Peru kept borrowing costs unchanged for a 20th consecutive month as policy makers said their decision reflects slowing inflation, stable economic growth and a “complicated” external situation
The five-member board, led by bank President Julio Velarde, yesterday held the overnight rate at 4.25 percent, the lowest in Latin America along with Colombia, matching the forecasts of all 15 economists surveyed by Bloomberg.
“Inflation is forecast to slow to 2 percent in 2013 due to better conditions for food supply and a pace of economic grow close to potential while global activity indicators remain weak,” the bank’s board said, according to a statement posted on the bank’s website.
Policy makers this month raised reserve requirements for the fifth time since May as part of efforts to rein in lending and help soak up inflows that pushed the sol to its strongest level in 16 years. The pace of credit growth in South America’s fastest-growing economy risks reviving inflation that slowed to an 18-month low in December, said Hugo Perea, the chief economist at Banco Continental SA.
“If they want to avoid asset bubbles and excessive credit growth, they’re going to use reserve requirements and not the monetary policy rate,” Perea said in a phone interview from Lima. “The bias on the current rate policy stance, if any, is neutral.”
Peruvian lenders and companies are tapping overseas markets for financing to take advantage of record low borrowing costs, fueling dollar inflows and a strengthening of the sol.
The sol gained 5.4 percent last year, the best annual performance since 2009, even after the central bank purchased a record $13.9 billion in the spot market to soak up excess greenbacks. The currency touched 2.5411 per U.S. dollar on Jan. 7, the strongest since October 1996.
Foreign direct investment, the biggest source of dollar inflows, probably rose to a record $11.1 billion last year, while non-residents purchased $2.42 billion of Peruvian securities after being net sellers in 2011, the central bank said in a Dec. 14 report.
Companies likely issued $1.9 billion bonds abroad in 2012 after selling none in 2011, the report showed.
The yield on Peru’s benchmark 7.84 percent sol-denominated bond due August 2020 fell 1.87 percentage points to 3.88 percent last year and has rallied further to 3.74 percent in 2013. The Lima General Index (IGBVL) rose 5.9 percent in 2012 and has gained 6.2 percent already in 2013.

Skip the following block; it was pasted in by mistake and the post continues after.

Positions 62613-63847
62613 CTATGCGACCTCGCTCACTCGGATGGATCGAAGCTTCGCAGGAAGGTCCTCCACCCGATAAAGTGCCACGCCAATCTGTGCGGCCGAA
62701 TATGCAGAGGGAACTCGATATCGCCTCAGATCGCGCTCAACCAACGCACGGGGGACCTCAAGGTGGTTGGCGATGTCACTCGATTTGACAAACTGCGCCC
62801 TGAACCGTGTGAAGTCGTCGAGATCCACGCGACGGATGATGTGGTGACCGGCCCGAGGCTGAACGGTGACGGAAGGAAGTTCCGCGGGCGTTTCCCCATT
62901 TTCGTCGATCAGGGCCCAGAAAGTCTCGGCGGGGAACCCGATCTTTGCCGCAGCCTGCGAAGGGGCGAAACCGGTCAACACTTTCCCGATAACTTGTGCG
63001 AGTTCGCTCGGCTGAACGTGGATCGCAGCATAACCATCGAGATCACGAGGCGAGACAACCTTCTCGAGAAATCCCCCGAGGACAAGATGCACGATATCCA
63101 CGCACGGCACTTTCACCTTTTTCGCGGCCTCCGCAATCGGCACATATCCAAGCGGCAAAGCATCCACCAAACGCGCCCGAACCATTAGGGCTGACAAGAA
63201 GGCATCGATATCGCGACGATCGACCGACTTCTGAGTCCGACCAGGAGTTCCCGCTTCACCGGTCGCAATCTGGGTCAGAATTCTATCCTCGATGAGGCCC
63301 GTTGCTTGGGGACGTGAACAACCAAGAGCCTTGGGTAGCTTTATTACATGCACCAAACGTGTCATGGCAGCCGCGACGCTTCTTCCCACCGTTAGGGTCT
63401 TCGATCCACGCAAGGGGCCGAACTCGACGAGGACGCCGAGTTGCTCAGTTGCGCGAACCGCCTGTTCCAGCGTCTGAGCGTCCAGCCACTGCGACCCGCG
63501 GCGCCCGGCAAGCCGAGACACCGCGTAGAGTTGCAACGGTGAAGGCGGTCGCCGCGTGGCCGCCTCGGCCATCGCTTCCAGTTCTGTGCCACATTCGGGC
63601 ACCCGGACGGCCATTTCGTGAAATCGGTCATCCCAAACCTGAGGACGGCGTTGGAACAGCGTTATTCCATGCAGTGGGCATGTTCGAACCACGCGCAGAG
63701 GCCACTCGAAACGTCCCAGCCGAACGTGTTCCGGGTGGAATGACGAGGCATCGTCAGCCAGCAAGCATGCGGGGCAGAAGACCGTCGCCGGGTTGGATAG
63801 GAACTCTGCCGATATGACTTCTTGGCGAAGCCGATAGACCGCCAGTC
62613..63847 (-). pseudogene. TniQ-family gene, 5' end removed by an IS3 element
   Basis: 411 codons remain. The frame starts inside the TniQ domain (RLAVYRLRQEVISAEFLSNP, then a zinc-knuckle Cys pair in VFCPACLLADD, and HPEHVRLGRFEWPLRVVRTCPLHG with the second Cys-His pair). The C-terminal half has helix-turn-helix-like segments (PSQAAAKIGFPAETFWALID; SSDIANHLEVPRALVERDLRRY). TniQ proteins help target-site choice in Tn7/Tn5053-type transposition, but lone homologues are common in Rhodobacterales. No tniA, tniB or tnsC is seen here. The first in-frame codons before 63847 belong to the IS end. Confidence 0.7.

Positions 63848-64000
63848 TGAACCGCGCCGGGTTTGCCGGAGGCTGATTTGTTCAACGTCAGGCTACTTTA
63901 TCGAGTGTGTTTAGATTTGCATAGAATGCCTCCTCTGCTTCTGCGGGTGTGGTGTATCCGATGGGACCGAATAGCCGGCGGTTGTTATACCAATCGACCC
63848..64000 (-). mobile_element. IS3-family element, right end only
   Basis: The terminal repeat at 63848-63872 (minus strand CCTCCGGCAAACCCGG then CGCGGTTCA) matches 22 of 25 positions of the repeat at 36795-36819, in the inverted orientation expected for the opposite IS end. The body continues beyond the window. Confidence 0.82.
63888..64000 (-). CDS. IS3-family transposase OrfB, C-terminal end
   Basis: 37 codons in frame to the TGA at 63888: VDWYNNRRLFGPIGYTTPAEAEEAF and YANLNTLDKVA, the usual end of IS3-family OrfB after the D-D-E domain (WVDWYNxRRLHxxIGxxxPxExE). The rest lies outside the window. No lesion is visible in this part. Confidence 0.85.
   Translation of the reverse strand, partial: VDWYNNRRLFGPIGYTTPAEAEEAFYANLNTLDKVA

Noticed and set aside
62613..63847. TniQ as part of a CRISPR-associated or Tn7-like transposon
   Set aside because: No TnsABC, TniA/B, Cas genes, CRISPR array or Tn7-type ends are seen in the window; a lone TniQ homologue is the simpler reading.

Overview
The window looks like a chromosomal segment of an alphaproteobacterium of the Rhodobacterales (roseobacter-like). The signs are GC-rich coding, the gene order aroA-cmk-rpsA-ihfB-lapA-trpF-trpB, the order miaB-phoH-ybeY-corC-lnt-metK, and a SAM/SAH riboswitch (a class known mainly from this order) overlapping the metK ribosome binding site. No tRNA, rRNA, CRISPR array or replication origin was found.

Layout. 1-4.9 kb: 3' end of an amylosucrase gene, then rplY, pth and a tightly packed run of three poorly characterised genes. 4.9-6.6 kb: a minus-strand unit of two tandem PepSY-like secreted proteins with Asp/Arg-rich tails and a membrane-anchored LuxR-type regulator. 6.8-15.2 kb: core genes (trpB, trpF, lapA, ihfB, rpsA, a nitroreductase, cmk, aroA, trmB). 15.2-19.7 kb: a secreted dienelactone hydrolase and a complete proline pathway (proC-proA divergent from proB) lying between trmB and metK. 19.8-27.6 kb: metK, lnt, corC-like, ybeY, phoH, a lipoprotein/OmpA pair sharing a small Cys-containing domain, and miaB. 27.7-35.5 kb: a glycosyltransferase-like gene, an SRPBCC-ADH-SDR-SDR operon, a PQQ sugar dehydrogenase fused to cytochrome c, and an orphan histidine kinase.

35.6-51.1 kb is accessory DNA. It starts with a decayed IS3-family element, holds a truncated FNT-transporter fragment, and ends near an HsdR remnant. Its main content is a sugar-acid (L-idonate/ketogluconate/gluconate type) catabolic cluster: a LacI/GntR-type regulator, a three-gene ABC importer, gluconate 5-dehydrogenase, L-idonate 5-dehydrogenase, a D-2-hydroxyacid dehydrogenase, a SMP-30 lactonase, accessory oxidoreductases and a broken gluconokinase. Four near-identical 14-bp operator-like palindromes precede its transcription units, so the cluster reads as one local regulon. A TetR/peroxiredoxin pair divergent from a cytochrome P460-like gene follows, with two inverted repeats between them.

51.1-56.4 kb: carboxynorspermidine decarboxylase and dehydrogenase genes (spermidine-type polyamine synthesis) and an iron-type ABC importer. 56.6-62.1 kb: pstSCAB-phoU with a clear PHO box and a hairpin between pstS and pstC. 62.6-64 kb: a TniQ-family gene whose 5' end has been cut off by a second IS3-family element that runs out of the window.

‘Has to Appreciate’
“Peru is growing at a faster pace than everyone else so the currency has to appreciate,” said Pedro Tuesta, an economist at 4Cast Inc., in a phone interview from Washington. “There’s no way to avoid that.”
Construction is booming in the Andean nation amid investment in mines, power plants, infrastructure and homes.
Economic activity grew 6.7 percent in October from the year earlier after a 5.9 percent increase in September, exceeding the estimates of economists and the central bank.
Policy makers increased the reserve ratio by 0.75 percentage point for dollar deposits and 0.25 percentage point for soles, effective Jan. 1.
Banks held an average 17.8 percent of their sol deposits and 40 percent of their dollar deposits at the central bank in October, according to the central bank.
Dollar credit increased 16.6 percent to $28.3 billion in November, the fastest pace in eight months, and accounted for 43.4 percent of all outstanding loans to companies and households, the central bank said in a Dec. 28 report. Sol loans grew 16.6 percent, the slowest since May.
The country’s banking regulator in November told lenders to set aside more funds against potential losses on mortgages and car loans after delinquency rates rose to a two-year high of 1.79 percent in October.
‘Near Potential’ GDP
Still, concern that the global economic outlook could deteriorate has led policy makers to keep rates unchanged for the longest period since Peru’s central bank began targeting inflation in 2002.
Exports slid 0.9 percent to $41.5 billion in the first eleven months of 2012 from the same period a year earlier, exporters association Adex said Jan. 7. Exports in November rose 13.2 percent, the national statistics institute reported Jan. 9.
Consumer prices rose 0.26 percent last month while the annual inflation rate last month slid to 2.65 percent from 2.66 percent in November and 3.25 percent the previous month.
Inflation will slow to about 2 percent this year, the mid- point of the central bank’s 1 percent to 3 percent target range, the bank said Dec. 14.
The central bank can maintain a neutral stance this year as investment-driven growth shouldn’t stoke consumer prices, Tuesta said.
“Inflation isn’t running away from the band and GDP is near potential,” Tuesta said. “They don’t have any urgency to hike.”